In his spare time, the father of two is heavily involved with local football: he manages Witnesham Wasps' under-15s boys' team, the under-13s girls, and is treasurer and secretary.
This year, he enjoyed a dramatic change of environment - spending a fortnight helping seabirds in Alaska with Earthwatch. As with Paul Ford, it came about thanks to HSBC's commitment to conservation.
While Britain was getting hotter and hotter, Colin's home for a fortnight or so was a tent on about 12 feet of snow at Shoup Bay. Although it was quite warm and pleasant during the day, with a lot of rain, the snow froze solid at night.
The temperature wasn't the only challenge. Not far away, in the mountains, were avalanches . . . and bears.
“You've got an air horn in your tent so that if a bear does come in the camp in the middle of the night you set that off,” he explains. “You're not allowed to take food into the tent, because any scent could prove an attraction.”
The party at times had to don orange immersion suits - hardly the height of fashion, but crucial to chances of survival if one fell into the numbing waters. For safety reasons, volunteers were also discouraged from wandering off alone.
There were also no phones.
“There was actually a tsunami warning on the Wednesday; we didn't get the message until the Thursday! But the tsunami didn't come,” says Colin, with a wry smile.
The nearest town was Valdez, 40 minutes away by boat and with a population of about 4,000. “We were allowed, with good behaviour, to go back there once a week for a shower!” It's America's most northerly ice-free port and is billed as the gateway to the interior of Alaska. Even so, it's not a big place and “you expected tumbleweed to come down the street”.
Valdez had been re-sited after the town was destroyed by an earthquake and tsunami in 1964. It's name is immortalised because of the Exxon Valdez oil-tanker spillage in 1989 that devastated the environment and its wildlife.
Colin, who's 42 and lives at Otley, near Ipswich, helped document the breeding activity of black-legged kittiwakes, murrelets and other seabirds during his fortnight's stay.
At the time he went, birds were returning to the bay area. The volunteers had a number of tasks. One was to add to data collected over the years. Working with binoculars from a five-metre inflatable boat, they identified birds - recognisable by coloured bands on their legs - and marked their position on the rock-face on a series of charts. The birds tend to return year after year.
The team also climbed on to the rock to catch birds - to mark any new ones or to adjust leg-bands that needed adjusting. Birds would also be weighed, and their wing and beak lengths measured.
The kittiwake is quite a small and docile gull, says Colin. “Well, they will peck you, and they do hurt a bit. But after being out there a while, your hands are so hard: it's cold, they're in seawater, you're holding ropes. Certainly the bigger glaucous-winged gulls, that are there as well, you wouldn't go near them because they'd attack you.”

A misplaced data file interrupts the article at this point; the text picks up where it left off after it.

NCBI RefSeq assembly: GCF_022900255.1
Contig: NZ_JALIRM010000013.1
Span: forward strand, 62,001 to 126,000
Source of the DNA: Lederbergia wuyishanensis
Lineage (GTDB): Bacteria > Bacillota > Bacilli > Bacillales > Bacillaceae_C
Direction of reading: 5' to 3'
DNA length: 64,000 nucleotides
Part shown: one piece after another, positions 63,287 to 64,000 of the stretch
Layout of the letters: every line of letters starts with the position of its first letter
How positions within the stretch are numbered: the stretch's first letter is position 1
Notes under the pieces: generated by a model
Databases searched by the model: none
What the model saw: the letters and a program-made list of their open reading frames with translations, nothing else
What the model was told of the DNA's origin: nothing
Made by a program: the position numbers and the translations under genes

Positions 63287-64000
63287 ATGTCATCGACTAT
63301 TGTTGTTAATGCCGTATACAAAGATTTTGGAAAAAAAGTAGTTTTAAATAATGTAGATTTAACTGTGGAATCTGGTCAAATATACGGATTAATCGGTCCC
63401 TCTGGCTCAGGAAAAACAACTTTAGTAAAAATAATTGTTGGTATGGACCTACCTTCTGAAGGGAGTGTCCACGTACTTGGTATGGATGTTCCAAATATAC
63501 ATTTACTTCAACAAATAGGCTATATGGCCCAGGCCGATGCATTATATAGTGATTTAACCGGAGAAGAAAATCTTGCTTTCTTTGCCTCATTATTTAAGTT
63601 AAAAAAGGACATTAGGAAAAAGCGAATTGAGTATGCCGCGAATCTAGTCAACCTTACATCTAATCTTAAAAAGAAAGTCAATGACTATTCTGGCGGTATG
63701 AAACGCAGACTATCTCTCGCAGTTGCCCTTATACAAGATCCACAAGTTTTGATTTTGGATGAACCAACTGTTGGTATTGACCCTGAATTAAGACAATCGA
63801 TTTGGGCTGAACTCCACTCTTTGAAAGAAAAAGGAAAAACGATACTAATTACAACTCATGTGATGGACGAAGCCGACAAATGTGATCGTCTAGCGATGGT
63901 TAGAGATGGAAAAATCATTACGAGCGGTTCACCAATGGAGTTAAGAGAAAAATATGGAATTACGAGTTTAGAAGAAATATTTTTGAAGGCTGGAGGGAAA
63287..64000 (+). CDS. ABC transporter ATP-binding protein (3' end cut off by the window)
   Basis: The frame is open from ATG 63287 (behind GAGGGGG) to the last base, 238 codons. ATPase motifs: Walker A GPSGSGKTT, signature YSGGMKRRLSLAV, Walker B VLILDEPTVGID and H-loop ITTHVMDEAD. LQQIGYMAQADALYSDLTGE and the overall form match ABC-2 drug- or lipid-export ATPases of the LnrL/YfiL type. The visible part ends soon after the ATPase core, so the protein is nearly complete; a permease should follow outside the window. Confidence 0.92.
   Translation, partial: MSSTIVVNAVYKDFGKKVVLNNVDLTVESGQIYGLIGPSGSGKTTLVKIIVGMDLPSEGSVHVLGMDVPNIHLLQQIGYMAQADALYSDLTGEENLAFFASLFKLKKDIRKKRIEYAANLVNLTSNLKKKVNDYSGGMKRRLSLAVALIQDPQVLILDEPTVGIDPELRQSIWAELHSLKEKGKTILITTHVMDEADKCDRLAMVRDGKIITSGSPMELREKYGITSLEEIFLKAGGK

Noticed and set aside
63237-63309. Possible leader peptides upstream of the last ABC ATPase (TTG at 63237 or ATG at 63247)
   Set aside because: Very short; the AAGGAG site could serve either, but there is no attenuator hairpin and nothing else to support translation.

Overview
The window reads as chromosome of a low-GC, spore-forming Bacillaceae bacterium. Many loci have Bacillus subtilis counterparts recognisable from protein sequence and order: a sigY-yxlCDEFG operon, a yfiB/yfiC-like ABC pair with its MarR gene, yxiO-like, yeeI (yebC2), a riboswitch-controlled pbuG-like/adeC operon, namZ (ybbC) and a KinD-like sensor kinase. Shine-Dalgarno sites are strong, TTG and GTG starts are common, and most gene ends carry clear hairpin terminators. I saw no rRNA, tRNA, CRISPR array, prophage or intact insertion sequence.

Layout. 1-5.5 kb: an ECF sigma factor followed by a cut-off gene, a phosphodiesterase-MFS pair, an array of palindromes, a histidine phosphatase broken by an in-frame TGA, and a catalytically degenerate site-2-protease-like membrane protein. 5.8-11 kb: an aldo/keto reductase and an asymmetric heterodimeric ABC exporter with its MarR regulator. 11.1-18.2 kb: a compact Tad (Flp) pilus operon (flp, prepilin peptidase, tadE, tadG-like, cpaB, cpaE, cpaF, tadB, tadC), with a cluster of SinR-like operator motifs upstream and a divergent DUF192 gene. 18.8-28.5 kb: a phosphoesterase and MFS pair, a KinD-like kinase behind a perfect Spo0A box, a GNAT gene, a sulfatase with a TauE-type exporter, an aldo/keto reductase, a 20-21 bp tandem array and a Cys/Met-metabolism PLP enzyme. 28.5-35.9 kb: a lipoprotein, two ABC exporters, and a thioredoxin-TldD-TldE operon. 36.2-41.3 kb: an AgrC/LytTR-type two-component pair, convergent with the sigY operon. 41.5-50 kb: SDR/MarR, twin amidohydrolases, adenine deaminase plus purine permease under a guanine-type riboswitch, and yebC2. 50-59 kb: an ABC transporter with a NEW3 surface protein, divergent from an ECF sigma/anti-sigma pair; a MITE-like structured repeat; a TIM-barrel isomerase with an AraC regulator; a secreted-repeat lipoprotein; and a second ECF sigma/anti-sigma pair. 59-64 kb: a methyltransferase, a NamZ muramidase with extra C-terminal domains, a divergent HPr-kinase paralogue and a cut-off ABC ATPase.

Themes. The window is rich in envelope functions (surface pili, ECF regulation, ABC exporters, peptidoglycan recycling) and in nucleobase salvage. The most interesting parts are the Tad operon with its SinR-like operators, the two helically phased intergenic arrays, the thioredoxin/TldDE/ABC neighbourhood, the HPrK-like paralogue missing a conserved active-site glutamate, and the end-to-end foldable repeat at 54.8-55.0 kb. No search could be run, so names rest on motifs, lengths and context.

The odd peck wasn't the only occupational hazard. The rock-face was unforgiving if you tumbled.
“I did fall down a cliff one day, about three metres, and got bruised. I stood on a nest that was mud, and it just gave way. I can tell you from experience that it hurts!”
The delicate balance of nature was something that struck Colin. “Predation is quite intense on the colony. They were telling me that three years ago, because the salmon run was late, all the predators went on to the colony and there wasn't a single kittiwake that survived.
“Everyday you'd see a bald eagle sitting on the top. And come off and sit on the water - the screech (from the colony) was loud! Carrion, too; and Hawks.
“You get to hate bald eagles. You want to make lots of noise and get rid of them! They're protected out there, though.”
He enjoyed the location: it was sufficiently rugged and posed a real physical and mental challenge. If truth be told, the duties themselves weren't overly stimulating; and being there for the first two weeks of the project meant bird numbers were only building slowly.
Colin would have loved to have been there later, to see the chicks hatching. “So in that respect it was disappointing. It wasn't that exciting work, but you did it for the scientists, and the respect you had for them - highly intelligent people that have given up essentially their lives to study a particular thing because it was so important to them.”
Aly McKnight and Kelsey Sullivan - partners in their personal lives as well as in scientific endeavour, and there with their young child - “could earn serious amounts of money, I'm sure, in industry, but they go back there year after year. If it hadn't been for Earthwatch, they would have had to stop, because they couldn't have afforded to do it”.
Did his mind often think of Alaska following his return to Suffolk?
“Yes; you would think 'I saw a hummingbird the other day, or a sea otter.' You try to equate that with your normal day-to-day environment. You haven't got mobile phones going out there, or the immediate pressures of work. It was nice to get away and have that break.”
Being close to wildlife, the peace and calm, and the stunning scenery - “out of this world” - made it a memorable trip.
A fellow volunteer was a lady called Karen, from Marks and Spencer's credit card arm (now under the HSBC umbrella). She was originally earmarked for a project involving catching and monitoring crocodiles in South America. “So she was quite pleased when it was changed!” laughs Colin.
Colin is happy to give talks to groups about his Alaska experience. As part of
HSBC's initiative, he also has £400 to give to a local organisation involved in conservation work. He can be contacted on email at email@example.com